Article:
Parents are important teachers in our lives, but they aren't always the best teachers. Fortunately, we have many teachers in our lives. Our parents teach us, our teachers teach us, and we learn from our peers. Books and newspapers also teach us. All of them are valuable.

We are becoming increasingly dependent on computers. They are used in businesses, hospitals, crime detection and even to fly planes. What things will they be used for in the future? Is this dependence on computers a good thing or should we be more suspicious of their benefits?

Computers are a relatively new invention. The first computers were built fifty years ago and it is only in the last thirty or so years that their influence has affected our everyday life. Personal computers were introduced as recently as the early eighties. In this short time they have made a tremendous impact on our lives. We are now so dependent on computers that it is hard to imagine what things would be like today without them. You have only got to go into a bank when their main computer is broken to appreciate the chaos that would occur if computers were suddenly removed world-wide.

In the future computers will be used to create bigger and even more sophisticated computers. The prospects for this are quite alarming. They will be so complex that no individual could hope to understand how they work. They will bring a lot of benefits but they will also increase the potential for unimaginable chaos. They will, for example, be able to fly planes and they will be able to co ordinate the movements of several planes in the vicinity of an airport. Providing all the computers are working correctly nothing can go wrong. If one small program fails disaster.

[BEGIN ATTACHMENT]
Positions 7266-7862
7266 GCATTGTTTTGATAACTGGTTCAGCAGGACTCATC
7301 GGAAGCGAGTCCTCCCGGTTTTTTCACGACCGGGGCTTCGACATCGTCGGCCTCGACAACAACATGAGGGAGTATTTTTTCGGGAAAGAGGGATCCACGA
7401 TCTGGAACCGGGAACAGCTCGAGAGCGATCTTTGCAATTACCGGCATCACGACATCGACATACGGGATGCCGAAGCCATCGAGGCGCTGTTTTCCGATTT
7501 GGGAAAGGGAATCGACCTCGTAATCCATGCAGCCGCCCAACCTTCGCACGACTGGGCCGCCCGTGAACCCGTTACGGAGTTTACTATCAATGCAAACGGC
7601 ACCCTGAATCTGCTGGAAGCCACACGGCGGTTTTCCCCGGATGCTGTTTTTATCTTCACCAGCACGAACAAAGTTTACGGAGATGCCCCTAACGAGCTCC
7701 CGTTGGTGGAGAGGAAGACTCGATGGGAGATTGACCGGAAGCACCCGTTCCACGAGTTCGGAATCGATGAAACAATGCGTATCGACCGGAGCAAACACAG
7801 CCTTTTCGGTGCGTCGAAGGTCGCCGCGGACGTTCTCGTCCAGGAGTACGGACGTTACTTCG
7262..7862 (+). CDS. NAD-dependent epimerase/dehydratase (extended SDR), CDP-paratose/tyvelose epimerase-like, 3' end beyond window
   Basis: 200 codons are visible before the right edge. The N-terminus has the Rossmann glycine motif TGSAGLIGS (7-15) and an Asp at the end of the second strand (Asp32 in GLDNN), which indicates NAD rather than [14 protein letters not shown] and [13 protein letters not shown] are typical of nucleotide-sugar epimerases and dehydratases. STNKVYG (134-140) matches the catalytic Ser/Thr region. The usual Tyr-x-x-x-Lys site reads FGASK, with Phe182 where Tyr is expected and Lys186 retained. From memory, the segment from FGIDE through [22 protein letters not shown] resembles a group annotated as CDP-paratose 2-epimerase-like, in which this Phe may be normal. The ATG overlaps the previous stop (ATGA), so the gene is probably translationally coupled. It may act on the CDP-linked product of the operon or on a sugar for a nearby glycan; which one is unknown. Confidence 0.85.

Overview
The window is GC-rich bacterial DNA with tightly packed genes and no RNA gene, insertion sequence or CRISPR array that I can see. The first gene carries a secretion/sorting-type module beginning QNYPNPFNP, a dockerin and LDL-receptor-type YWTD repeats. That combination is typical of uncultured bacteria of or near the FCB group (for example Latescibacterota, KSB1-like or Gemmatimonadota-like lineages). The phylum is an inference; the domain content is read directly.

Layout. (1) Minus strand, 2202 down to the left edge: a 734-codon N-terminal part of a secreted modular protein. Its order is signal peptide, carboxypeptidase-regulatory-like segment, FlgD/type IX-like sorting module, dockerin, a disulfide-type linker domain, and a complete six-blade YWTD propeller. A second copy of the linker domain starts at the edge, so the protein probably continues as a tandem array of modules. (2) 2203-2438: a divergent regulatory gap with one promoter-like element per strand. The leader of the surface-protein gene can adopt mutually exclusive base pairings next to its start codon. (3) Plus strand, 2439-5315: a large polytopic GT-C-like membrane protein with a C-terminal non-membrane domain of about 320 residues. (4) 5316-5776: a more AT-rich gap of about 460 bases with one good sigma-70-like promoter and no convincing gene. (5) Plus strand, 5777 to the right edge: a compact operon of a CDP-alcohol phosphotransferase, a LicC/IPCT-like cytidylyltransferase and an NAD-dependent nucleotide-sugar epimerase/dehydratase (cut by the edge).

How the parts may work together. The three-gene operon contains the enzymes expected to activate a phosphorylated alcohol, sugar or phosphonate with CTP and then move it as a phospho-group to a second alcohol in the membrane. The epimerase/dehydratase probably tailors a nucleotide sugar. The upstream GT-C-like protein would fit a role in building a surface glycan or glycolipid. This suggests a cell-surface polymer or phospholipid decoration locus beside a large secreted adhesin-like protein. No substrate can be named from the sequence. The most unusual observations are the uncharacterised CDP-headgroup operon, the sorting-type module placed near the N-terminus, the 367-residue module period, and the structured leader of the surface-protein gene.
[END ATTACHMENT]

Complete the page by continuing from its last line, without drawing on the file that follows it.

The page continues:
There is a certain inevitability that technology will progress and become increasingly complex. We should, however, ensure that we are still in a position where we are able to control technology. It will be all too easy to suddenly discover that technology is controlling us. By then it might be too late I believe that it is very important to be suspicious of the benefits that computers will bring and to make sure that we never become totally dependent on a completely technological world.

Smokers can cause themselves serious health problems. The choice to smoke is made freely and with knowledge of dangers. Smokers should therefore expect to pay more for medical treatment than non-smokers.
To what extent do you agree with this statement?

Everyone has the choice of being a smoker or not. The people who choose to smoke do so knowing there is a risk of causing harmful damage to themselves. However, I do not entirely agree that these people should have to pay more to receive all the medical treatment they need.

I think there are many situations in which a medical problem has nothing to do with whether a person smokes or not. In these cases, where an illness has no relation to smoking, then I believe that smokers should not be required to pay more than other people for their medical treatment. Most car accidents, for example, have no connection with smoking, and the people who are injured ought to have the same medical help, regardless of the cost. And what about the common flu - it does not seem justifiable to me that a smoker should have to pay more to see a doctor for an illness we can all contract.

On the other hand, I agree that a smoker should pay more than a non-smoker for the necessary treatment of any condition which has been caused by smoking. The principle that people should take responsibility for their own actions is a good one. Consequently, if a person chooses to smoke knowing that this habit can cause serious health problems, then there is no reason why the community or an insurance company should have to pay for medical treatment for an illness which could have been avoided.